On October 16, Akami released its quarterly state of the Internet rankings comparing nations around the world on broadband speeds. The United States continued its upward trajectory, improving in both average connection speed and average peak connection speed. This new data further illustrates that the claims of some broadband Casandras, such as Susan Crawford, regarding the weakness of U.S. broadband networks are highly misleading.
As ITIF has noted, over the last five years America has made great strides in improving average connection speeds and enhancing broadband infrastructure. According to the latest Akami study, the U.S. now ranks eighth in the world in average connection speed, up from ninth last quarter, and 11th in average peak connection speed, which grew 34 percent year over year. It should also be mentioned that the nations ranking above us in both categories either have small, densely populated geographic areas where deployment costs are lower, or enjoy significant government subsidies for broadband deployment and adoption.
The data exemplifies the success of America’s competition-based broadband model in incentivizing innovation and promoting the continued deployment of high speed networks. This is particularly clear when we
Europe’s telecom woes are “coming home to roost.” An article in the September 14th issue of The Economist discusses European Union Digital Commissioner Neelie Kroes’ call for major reforms to the European telecom system to address the poor performance of broadband networks on the Continent. This is just the latest effort by EU regulators to address a broadband system that lags well behind the U.S. and Asia, hampering economic growth and technical innovation.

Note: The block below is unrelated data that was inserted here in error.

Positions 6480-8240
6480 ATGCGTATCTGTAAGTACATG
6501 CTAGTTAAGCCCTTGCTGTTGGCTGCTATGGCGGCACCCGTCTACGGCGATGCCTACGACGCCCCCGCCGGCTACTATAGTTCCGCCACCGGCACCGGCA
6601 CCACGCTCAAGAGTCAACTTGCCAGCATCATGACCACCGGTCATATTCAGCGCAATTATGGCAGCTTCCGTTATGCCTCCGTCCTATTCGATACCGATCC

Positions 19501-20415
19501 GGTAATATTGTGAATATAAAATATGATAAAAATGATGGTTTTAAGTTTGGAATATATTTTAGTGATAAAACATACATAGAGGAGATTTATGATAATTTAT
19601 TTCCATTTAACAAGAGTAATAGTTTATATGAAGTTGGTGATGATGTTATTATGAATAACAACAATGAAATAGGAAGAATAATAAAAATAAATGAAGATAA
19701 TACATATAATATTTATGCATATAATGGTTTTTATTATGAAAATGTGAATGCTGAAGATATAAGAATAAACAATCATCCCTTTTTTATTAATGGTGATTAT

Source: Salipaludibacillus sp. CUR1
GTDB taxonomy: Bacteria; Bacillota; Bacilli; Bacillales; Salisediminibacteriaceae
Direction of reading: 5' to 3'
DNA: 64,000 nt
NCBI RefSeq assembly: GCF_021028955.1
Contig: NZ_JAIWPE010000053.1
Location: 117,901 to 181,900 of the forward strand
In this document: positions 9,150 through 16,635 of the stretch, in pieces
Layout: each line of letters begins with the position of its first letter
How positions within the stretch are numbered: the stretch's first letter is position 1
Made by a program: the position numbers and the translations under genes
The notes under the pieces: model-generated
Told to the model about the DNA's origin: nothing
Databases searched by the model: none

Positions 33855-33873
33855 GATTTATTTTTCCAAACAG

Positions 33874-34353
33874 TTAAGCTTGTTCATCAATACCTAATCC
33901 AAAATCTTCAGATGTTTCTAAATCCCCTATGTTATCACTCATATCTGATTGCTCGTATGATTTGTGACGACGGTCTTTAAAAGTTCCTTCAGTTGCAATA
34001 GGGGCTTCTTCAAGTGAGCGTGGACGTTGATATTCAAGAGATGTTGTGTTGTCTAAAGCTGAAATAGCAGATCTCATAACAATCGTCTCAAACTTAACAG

As the article notes, “Only a quarter of the European Union’s people have access to new 4G networks, according to the European Commission. In America a single company, Verizon…reaches nine out of ten.”
Unfortunately, The Economist article does continue a misleading argument that has been used by some activists to denigrate U.S. broadband successes and justify the European model despite its obvious flaws. “Americans may have faster networks, but they pay a lot more.”
In fact, America enjoys the second lowest prices in the OECD for introductory level broadband. The U.S. does have higher relative prices for faster broadband, but this is not, as some critics have claimed, because of relatively higher profits. Among OECD nations, profits
Akamai published the Q4 2012 edition of their State of the Internet report yesterday, and it’s pretty much as expected: the trends that have been evident since 2010 are continuing. Globally, Internet connections are growing incrementally faster, and we see this trend in the U. S., where connection speeds are increasing somewhat faster than they are in other high-speed nations.